surance companies may have neither the credit standing nor the capacity to take
on the insurance requirements for a major project.
The local insurance companies therefore normally reinsure the risk on the inter-
national market: this reinsurance can provide the route to dealing with investors’
and lenders’ credit problems with the local insurers, by allowing a “cut-through” to
the reinsurance (i.e., the local insurer instructs the reinsurers to pay any claims di-
rectly to the Project Company or the lenders), hence reducing the local credit risk
issue (although there could still be a problem if the local insurance company, as the
person to whom the reinsurance payments are legally due, goes bankrupt).
§7.7 DIRECT AGREEMENTS
The EPC Contractor, O&M Contractor, Offtaker or Contracting Authority, In-
put Supplier, Host Government (if there is a Government Support Agreement),
and other key Project Contract counterparties are all normally required to sign Di-
rect Agreements with the lenders (to which the Project Company may also be a
party). These are also known as “acknowledgments and consents,” since they ac-
knowledge the position of the lenders, and consent to their taking an assignment
of the contracts as security.
Whether Direct Agreements should be classiﬁed as Project Contracts or ﬁnanc-
ing documentation is a moot point, but they are usually negotiated at the same
time as the Project Contracts, and the form of Direct Agreement is set out as an
annex to the relevant Project Contract.
Under these Direct Agreements:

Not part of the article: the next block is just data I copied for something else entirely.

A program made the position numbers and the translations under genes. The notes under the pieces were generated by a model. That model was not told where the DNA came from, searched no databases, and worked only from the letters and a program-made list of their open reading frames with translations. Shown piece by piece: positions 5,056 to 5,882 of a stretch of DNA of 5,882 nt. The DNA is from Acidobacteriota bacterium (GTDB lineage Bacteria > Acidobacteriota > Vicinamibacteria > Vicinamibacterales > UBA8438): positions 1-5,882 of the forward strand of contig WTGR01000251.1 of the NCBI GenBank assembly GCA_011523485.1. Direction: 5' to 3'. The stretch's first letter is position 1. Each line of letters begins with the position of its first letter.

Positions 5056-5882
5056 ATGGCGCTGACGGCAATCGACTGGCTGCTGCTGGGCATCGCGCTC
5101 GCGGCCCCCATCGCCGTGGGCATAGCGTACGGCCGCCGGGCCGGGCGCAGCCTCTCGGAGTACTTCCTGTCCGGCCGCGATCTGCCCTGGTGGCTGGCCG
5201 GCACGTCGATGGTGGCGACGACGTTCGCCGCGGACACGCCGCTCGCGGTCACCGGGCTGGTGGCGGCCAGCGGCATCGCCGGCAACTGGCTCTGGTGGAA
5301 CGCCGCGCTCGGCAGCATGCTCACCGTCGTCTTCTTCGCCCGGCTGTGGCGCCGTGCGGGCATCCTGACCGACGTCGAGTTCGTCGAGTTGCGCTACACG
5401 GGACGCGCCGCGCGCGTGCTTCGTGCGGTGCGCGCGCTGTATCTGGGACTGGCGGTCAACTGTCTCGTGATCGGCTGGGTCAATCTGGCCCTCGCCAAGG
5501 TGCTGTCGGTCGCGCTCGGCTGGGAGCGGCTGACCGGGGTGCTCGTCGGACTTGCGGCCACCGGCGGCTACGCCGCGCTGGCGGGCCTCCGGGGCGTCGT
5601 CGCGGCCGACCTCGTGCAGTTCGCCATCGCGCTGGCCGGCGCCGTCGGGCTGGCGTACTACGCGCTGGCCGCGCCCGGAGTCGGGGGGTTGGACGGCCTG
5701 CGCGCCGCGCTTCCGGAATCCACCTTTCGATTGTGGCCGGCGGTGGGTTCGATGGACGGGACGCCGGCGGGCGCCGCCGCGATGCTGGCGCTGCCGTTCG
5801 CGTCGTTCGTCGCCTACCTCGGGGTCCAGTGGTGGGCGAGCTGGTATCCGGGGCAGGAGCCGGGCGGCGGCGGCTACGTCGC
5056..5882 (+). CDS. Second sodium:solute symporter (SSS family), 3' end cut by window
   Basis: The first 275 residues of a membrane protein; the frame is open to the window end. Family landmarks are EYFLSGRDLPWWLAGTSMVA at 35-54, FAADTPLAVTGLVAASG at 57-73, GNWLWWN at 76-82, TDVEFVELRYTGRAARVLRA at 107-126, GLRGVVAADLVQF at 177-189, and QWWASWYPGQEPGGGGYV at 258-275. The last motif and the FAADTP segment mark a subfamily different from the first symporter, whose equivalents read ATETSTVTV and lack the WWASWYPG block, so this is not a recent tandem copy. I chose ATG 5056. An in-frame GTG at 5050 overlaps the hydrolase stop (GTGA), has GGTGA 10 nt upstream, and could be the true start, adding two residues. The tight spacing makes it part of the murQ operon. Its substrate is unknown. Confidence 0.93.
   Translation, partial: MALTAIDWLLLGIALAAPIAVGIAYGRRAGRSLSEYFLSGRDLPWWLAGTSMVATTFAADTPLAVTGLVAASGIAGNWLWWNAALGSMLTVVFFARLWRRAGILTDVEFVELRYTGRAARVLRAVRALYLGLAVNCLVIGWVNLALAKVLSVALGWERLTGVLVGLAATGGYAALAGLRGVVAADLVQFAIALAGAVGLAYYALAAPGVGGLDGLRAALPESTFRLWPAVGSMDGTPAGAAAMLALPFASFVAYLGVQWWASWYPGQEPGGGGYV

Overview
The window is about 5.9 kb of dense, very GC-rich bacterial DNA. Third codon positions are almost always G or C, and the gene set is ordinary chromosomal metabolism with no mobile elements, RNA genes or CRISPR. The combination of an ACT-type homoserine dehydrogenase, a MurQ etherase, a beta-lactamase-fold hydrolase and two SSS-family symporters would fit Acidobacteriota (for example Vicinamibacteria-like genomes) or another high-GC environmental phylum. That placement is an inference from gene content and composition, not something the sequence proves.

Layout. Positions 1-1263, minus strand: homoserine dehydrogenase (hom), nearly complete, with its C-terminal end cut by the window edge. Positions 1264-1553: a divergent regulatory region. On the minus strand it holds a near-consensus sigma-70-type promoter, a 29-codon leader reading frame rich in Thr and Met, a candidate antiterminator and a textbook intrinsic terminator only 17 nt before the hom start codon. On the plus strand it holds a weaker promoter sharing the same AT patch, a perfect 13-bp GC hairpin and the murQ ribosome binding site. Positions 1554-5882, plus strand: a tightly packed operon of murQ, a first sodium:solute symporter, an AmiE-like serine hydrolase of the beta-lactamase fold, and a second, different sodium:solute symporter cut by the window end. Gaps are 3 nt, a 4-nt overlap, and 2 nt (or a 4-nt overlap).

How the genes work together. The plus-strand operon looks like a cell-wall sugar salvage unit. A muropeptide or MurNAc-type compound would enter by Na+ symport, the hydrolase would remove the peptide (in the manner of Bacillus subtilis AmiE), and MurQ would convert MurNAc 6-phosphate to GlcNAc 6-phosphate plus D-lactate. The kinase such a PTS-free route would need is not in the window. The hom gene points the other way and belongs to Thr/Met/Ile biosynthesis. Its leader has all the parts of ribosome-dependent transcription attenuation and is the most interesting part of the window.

• The lenders’ security interests in the underlying Project Contracts are
• If the Project Contract counterpart is making payments, these are to be made
to speciﬁc bank accounts (over which the lenders have security) or as notiﬁed
by the lenders.
• The Project Contract counterpart agrees that amendments will not be made
to the contract concerned without the lenders’ consent.
• The lenders are notiﬁed if the Project Company is in default under the un-
derlying contract and have the right to join in any discussions with the con-
tract counterpart at that time.
• The lenders are given “cure periods,” (i.e., extra time to take action to rem-
edy the Project Company’s default, in addition to that already given to the
Project Company) before the contract is terminated. These cure periods are
limited in length—perhaps only a week or two—where the Project Com-
pany has failed to pay money when due (except under the EPC Contract
where a suspension period applies—cf. §7.1.9), but substantially longer for
§7.7 Direct Agreements 133